Ken Foote, University of Connecticut, USA
Anett Árvay, University of Szeged, Hungary
Sites of memory are often powerful symbols. Varying greatly in form, scale, and meaning, they range from massive memorials honoring key events in a nation’s past, to small shrines marking important the life events of families and communities. These monuments, memorials and shrines draw upon a repertoire of signs and symbols specific to particular communities and nations and often rooted in particular religious and cultural traditions.
Drawing insight from the rapidly growing field of memory studies, our talk draws particular attention to the spatial dimension of public memory and how the location and positioning of monuments and memorials affects their symbolism and meaning. A memorial is placed on the exact site of a historical event may, for example, convey quite different meanings from one positioned far away from the event. Our point is that, just as the positions and movements of chess pieces on the game board are keys to strategy, the positions and movements of memorials are one aspect of understanding their meanings across a range of scales.
Dr. Ken Foote is a professor of geography and director of the Urban and Community Studies Program at the University of Connecticut. Much of his work focuses on the social and geographical dynamics of public memory and commemoration, especially the response to violence as expressed in landscapes of the US and Europe. Among his books are Shadowed Ground: America’s Landscapes of Violence and Tragedy, the co-authored Narrating Space / Spatializing Narrative, and the co-edited Re-reading Cultural Geography. Dr. Foote is a past president and fellow of the American Association of Geographers.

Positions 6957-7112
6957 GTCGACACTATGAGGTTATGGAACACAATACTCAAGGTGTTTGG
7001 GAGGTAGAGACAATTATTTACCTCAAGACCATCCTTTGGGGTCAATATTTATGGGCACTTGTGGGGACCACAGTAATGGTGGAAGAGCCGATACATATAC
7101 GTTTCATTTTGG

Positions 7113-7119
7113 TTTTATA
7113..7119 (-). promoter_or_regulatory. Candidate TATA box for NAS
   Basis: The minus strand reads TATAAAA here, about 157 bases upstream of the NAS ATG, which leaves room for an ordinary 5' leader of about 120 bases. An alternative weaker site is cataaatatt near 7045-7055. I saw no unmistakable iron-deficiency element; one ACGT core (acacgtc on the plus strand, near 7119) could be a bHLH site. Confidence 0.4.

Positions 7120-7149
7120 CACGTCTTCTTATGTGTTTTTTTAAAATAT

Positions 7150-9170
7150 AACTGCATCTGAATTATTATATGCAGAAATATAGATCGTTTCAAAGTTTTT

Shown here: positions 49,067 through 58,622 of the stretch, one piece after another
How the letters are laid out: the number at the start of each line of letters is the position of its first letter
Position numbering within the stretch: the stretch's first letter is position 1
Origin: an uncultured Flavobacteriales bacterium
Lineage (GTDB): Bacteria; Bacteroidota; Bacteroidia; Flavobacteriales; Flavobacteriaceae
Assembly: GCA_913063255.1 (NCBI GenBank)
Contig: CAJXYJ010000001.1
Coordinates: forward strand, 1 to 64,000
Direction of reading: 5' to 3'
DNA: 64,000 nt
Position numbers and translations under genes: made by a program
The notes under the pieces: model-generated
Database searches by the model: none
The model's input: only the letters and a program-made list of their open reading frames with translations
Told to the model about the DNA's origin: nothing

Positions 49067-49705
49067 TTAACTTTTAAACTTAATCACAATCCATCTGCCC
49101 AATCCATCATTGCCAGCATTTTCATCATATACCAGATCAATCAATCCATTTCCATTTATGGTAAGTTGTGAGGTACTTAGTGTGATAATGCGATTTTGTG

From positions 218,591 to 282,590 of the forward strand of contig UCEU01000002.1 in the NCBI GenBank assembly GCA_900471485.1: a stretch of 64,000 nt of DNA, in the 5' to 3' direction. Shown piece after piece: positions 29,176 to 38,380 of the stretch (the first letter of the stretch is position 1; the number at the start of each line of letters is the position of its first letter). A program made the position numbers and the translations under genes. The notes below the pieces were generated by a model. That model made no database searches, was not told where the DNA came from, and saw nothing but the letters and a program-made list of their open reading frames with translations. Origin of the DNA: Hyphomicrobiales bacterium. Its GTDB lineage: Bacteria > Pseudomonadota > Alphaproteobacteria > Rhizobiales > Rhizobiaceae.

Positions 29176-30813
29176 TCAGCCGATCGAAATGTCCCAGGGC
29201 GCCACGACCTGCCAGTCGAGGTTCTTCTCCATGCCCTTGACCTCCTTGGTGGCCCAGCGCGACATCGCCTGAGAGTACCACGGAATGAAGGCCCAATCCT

Dr. Anett Árvay heads the Hungarian Studies programs at the University of Szeged, Hungary. Anett training is in Hungarian and English language and linguistics and her doctorate is in applied linguistics from Eötvös Lóránd University in Budapest. She has lectured on the cultural geography of Hungary, intercultural communication, verbal persuasion in media discourse, visual culture of Hungary, among other topics. Her research endeavors are linked to the interdisciplinary field of Hungarian studies, with a special focus on Hungarian public place, political and historical memorials, and commemorative traditions.
This talk comes from Contested Places, Contested Pasts: Public Memory and Commemoration in Contemporary Hungary, co-authored with Dr. Anett Árvay, and now in press.
Sunday June 27, 2021 at 5:00 PM Amsterdam, Berlin, Rome, Stockholm, Vienna time.
University of Connecticut, USA
University of Szeged, Hungary
Digital Research Manager, Injenia, Bologna
Institute for Scandinavian Studies of the Ludwig Maximilian University,
Ryerson University / OCAD University, Toronto, Canada